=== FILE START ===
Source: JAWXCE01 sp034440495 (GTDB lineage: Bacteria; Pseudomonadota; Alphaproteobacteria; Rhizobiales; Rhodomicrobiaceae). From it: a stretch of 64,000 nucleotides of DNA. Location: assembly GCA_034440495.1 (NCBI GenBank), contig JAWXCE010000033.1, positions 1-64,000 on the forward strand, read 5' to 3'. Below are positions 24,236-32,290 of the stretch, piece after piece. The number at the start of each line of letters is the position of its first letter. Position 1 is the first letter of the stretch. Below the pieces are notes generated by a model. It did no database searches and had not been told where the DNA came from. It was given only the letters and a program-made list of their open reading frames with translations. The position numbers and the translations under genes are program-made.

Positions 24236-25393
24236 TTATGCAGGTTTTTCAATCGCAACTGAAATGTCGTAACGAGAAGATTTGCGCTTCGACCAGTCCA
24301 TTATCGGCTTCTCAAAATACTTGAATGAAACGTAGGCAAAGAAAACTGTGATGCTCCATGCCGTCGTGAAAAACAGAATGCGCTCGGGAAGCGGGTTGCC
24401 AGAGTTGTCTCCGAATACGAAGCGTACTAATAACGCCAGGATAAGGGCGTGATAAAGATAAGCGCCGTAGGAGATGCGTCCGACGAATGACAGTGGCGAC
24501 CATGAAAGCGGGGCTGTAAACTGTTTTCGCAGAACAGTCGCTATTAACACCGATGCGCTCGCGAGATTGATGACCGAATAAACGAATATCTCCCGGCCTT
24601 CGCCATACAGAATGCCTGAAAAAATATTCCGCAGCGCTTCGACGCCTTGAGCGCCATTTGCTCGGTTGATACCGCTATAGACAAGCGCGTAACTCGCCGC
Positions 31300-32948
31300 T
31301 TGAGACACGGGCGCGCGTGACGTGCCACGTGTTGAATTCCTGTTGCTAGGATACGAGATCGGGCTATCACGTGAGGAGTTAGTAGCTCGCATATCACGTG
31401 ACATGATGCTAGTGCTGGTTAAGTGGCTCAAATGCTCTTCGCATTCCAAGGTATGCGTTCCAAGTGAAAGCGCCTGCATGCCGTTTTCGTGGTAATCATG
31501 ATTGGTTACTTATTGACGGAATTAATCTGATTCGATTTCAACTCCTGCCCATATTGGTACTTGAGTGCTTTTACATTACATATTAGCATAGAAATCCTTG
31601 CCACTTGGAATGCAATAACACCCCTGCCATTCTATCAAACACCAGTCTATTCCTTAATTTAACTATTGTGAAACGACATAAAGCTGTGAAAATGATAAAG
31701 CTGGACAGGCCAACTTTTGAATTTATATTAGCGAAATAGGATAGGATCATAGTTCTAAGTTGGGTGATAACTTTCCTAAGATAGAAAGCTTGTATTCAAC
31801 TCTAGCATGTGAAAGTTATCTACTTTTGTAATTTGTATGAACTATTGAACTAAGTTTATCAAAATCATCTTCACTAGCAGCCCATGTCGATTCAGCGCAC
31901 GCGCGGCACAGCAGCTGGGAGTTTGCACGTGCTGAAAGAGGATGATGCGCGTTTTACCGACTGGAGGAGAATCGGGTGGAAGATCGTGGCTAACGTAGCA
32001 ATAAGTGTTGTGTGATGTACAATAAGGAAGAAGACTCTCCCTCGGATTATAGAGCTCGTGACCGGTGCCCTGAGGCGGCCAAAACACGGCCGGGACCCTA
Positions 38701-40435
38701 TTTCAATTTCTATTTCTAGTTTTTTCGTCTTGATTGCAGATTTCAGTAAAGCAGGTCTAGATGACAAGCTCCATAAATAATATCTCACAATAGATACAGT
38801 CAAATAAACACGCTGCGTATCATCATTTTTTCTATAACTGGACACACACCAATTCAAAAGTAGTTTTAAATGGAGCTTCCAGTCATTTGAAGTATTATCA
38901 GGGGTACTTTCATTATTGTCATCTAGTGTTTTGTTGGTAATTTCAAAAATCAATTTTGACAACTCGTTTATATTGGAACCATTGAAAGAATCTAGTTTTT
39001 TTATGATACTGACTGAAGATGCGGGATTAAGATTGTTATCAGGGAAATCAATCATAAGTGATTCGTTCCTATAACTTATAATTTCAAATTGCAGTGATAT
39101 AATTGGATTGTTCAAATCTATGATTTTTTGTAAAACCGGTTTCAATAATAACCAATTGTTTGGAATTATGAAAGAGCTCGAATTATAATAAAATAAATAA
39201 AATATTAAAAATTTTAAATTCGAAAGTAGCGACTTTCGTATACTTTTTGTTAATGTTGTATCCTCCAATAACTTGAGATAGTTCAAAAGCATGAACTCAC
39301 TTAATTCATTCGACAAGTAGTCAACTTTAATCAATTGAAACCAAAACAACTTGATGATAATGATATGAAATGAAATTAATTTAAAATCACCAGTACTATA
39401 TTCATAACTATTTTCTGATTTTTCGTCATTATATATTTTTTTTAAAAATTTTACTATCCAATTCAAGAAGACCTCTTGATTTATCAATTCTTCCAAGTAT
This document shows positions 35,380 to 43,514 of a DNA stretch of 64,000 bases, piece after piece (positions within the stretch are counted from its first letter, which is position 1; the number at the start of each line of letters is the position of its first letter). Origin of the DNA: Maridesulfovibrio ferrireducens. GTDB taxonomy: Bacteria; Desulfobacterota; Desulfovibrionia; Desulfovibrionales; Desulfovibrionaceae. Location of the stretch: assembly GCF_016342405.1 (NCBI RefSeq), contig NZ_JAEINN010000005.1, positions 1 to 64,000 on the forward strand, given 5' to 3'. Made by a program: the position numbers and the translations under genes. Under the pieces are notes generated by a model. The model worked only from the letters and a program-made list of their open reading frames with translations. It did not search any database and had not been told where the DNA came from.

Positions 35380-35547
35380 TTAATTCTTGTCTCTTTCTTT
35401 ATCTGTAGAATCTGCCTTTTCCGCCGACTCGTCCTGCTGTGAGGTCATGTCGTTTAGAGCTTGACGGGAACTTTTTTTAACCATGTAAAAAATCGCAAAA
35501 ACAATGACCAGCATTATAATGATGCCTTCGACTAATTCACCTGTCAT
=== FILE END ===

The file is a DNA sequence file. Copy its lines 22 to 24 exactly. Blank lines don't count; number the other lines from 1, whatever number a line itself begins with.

39001 TTATGATACTGACTGAAGATGCGGGATTAAGATTGTTATCAGGGAAATCAATCATAAGTGATTCGTTCCTATAACTTATAATTTCAAATTGCAGTGATAT
39101 AATTGGATTGTTCAAATCTATGATTTTTTGTAAAACCGGTTTCAATAATAACCAATTGTTTGGAATTATGAAAGAGCTCGAATTATAATAAAATAAATAA
39201 AATATTAAAAATTTTAAATTCGAAAGTAGCGACTTTCGTATACTTTTTGTTAATGTTGTATCCTCCAATAACTTGAGATAGTTCAAAAGCATGAACTCAC